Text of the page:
Perhaps the most anticipated week in TCU football history has arrived as the Horned Frogs prepare to open their season against Grambling State.
But the momentous week is about so much more than just the season opener.
Fans can finally get to tour the renovated Amon G. Carter Stadium during an open house at 1:30 p.m. Thursday. The Frogs' inaugural season in the Big 12 Conference is finally just days away.
"You pinch yourself," said TCU athletic director Chris Del Conte, who will be on hand, along with chancellor Victor Boschini and others for a 1 p.m. dedication ceremony prior to the open house Thursday. "It's a huge week for us. It's here."
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The new stadium, 21 months in the making, and the new conference, 16 years in waiting since the demise of the Southwest Conference, come together in one week that signifies a new era around the campus. For longtime fans, who sat through three decades of mostly losing football in the 1970s, '80s and '90s, it's a moment to reflect on how far the school -- not just the football program -- has come.
"It's a different TCU from the school I attended and graduated from," said former TCU player Chuck Mooney, who lives in Aledo. "I need a tour guide just to find my way around campus. The bricks and mortar are different, the attitude is different. When I was there our wildest dreams were to win the Southwest Conference and go to the Cotton Bowl. That would have been the perfect season. These kids playing there today, their dreams are much wilder than ours ever were. If these kids have a perfect season they have a legitimate chance to play for a national championship."
As optimistic as players were while playing for coach Jim Wacker, said Mooney, who played from 1987-90, "Something like that would have never entered our mindset."
The mindset was changing by the time Michael DePriest was part of one of coach Gary Patterson's first recruiting classes in 2002. DePriest played receiver from 2003-06 and brought his 6-year-old nephew to Daniel-Meyer Coliseum on Saturday for the Meet the Frogs autograph session. He was taking in the new stadium, new weight room and other facilities during the visit.
"The guys before us said 'you guys have it good,'" DePriest said. "Now we come here and we see all of this. It's just amazing. They talked about doing all that stuff [back then]. I always believed it and knew it was a matter of time."
He credits Patterson for not only being a winning coach, but teaching players about life outside of football. Both helped build the school to this moment, he said.
"I think that's what has made this program so good," DePriest said. "That's made a lot of people buy into the program and that's the reason we have a lot of this stuff we have now."
Of course, winning is the most important ingredient in pulling off such a wide-ranging and expensive makeover. And TCU has won a lot under Patterson. He'll become TCU's all-time winningest coach with a victory over Grambling State on Saturday, surpassing legend Dutch Meyer's school record of 109 wins. Patterson is 109-30 in 11 seasons at TCU. He'll pass Meyer's total in eight fewer years.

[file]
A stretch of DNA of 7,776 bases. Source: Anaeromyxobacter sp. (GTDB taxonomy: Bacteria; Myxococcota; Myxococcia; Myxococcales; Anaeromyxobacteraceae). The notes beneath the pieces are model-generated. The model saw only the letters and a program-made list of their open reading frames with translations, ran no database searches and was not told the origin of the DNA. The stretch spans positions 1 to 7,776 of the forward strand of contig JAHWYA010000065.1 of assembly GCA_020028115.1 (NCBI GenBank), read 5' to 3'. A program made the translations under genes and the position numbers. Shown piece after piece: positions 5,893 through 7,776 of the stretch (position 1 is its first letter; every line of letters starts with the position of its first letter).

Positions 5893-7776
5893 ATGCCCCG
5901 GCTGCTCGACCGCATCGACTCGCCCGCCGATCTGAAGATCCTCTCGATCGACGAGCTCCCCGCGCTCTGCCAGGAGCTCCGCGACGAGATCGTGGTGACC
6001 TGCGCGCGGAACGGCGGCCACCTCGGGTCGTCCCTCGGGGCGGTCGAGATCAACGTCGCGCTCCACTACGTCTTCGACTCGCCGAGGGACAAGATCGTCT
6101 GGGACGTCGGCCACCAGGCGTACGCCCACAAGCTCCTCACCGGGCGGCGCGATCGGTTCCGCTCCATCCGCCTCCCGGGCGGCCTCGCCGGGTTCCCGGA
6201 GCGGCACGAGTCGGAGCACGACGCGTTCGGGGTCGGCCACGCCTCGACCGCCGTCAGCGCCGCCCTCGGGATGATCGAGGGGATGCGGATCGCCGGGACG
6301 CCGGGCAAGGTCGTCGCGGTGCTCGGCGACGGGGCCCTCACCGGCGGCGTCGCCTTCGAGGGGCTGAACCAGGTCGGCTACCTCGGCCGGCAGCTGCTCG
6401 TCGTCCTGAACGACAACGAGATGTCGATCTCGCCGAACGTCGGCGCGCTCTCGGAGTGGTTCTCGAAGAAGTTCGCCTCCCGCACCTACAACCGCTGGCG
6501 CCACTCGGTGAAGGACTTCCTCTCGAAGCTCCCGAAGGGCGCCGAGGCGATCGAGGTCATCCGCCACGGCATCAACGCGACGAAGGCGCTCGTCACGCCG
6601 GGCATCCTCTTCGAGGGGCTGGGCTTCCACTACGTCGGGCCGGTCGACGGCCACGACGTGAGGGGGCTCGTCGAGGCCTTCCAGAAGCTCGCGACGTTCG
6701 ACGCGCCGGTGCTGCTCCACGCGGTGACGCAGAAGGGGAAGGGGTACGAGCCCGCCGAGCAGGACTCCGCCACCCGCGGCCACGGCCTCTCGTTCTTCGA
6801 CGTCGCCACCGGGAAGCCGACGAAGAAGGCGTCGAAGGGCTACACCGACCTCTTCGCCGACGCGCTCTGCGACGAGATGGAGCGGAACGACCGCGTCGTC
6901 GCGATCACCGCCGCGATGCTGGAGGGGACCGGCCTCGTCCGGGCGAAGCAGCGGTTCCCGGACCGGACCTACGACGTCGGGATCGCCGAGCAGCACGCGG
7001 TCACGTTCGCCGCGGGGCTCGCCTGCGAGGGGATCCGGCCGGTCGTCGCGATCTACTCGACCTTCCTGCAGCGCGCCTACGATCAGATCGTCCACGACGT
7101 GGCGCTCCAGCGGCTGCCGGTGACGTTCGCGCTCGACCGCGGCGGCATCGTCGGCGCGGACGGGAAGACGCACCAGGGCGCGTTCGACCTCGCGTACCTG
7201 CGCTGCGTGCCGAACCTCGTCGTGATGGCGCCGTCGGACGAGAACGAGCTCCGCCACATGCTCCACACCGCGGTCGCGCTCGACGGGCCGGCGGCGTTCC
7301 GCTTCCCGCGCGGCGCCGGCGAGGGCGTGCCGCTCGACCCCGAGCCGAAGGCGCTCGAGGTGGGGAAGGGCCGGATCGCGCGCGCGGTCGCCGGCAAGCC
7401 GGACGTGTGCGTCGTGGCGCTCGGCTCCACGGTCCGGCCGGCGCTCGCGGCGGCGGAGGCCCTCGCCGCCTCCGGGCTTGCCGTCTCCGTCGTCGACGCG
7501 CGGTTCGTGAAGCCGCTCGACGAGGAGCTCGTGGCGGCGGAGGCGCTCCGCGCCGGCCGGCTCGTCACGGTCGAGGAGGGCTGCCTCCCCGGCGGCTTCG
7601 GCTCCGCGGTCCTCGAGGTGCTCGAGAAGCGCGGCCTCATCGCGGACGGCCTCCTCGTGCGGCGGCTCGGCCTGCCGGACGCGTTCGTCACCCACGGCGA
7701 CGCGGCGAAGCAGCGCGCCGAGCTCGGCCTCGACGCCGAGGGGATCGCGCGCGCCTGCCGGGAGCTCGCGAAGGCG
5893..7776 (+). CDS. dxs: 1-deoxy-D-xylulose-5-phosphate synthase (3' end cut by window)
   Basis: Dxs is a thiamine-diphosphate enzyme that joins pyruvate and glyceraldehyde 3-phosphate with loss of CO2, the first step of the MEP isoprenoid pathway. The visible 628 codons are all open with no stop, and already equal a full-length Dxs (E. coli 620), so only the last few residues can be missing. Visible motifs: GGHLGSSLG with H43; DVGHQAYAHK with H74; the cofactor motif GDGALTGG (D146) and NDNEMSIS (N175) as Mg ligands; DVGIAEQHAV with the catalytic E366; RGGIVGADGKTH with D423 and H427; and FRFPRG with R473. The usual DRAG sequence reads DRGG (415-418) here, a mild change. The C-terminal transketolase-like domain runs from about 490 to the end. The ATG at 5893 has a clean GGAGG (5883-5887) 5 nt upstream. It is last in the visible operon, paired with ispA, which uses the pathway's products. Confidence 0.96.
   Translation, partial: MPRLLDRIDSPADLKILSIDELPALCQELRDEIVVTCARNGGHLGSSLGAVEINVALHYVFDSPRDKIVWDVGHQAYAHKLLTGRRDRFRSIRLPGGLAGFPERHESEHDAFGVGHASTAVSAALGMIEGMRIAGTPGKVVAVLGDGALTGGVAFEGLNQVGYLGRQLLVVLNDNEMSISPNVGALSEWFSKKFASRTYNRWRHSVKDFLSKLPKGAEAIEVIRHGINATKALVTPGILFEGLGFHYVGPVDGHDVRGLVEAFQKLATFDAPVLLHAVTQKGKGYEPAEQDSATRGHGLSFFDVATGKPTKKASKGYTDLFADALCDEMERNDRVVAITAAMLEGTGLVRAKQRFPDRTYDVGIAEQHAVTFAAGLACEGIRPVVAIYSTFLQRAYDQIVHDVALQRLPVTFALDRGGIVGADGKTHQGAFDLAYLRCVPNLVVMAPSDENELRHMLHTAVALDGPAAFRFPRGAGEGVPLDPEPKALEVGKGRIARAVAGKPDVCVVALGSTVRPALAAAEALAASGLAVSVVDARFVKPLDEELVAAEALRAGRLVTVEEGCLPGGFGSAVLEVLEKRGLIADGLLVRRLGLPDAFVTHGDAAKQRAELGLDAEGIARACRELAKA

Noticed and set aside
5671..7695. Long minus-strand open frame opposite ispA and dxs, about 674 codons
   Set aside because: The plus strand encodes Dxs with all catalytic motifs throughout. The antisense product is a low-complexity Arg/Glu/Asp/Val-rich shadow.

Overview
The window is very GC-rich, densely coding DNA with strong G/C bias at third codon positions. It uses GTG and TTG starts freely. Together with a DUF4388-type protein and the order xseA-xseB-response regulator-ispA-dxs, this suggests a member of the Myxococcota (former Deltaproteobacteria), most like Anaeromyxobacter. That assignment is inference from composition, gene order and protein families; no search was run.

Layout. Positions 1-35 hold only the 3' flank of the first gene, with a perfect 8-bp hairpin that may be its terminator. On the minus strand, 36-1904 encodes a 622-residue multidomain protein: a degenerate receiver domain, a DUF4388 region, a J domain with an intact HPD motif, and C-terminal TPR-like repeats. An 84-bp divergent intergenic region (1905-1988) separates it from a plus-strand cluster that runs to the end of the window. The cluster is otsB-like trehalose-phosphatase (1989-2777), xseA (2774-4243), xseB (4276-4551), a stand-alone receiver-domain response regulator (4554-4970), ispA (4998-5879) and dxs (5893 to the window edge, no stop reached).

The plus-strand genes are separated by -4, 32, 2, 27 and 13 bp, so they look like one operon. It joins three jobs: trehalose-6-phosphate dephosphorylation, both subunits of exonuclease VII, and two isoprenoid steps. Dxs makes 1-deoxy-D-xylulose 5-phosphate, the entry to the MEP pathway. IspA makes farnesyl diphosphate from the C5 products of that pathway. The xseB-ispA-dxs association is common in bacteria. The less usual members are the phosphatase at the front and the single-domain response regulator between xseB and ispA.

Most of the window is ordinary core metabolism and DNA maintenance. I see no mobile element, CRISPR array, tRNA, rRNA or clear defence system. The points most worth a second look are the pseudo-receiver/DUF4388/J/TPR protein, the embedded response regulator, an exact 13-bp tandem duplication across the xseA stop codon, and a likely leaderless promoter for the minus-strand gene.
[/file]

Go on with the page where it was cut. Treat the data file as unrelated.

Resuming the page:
While this week may be a culmination of dreams for many TCU alumni and administrators, Del Conte cautioned that it's really just the beginning.
"It's really about the journey we've been on since the Southwest Conference broke up," he said. "All the trials and tribulations we went through and all the investment they made. This week symbolizes that journey. It's not ending, but it symbolizes that now is a new frontier. We've worked our tails off to get to this point and now it's upon us and it's a great time to celebrate it, but it's also to say, 'Here we are and it's not the pinnacle.' It's a jumping-off point."
Incoming freshmen were just 3 or 4 years old when Patterson arrived at TCU in 1998. They've grown up in a world where Frogs football teams have won 77 percent of the time.
"We had to be successful for an entire generation so that it became cool to go to TCU games, wear TCU shirts and hats," Mooney said. "We are definitely at that point. The athletic department is the window through which so many people view your university, so you better make sure it's the prettiest window you can possibly provide. The success the athletic program is having is so far-reaching. Much of what you see on campus is at least, in part, due to the success we've had in athletics."
It has become a widely held opinion among TCU alumni and administrators that, in retrospect, being left out of the Big 12 when the SWC broke up after the 1995-96 school year was probably the kick in the pants the athletic department needed.
"It gave us an opportunity to retool and rebuild and that's what they've done, and they've done it so well," said Mooney, who has been a season-ticket holder since graduating in 1990. "There's a whole generation of Frog fans who've never heard of the Southwest Conference before. To me, it's coming full circle and back to where we belong. It really is heartwarming to look across the stadium and see the student section so full and so purple and see those kids painted up and really into the game from start to finish. We would have killed for that back in our day."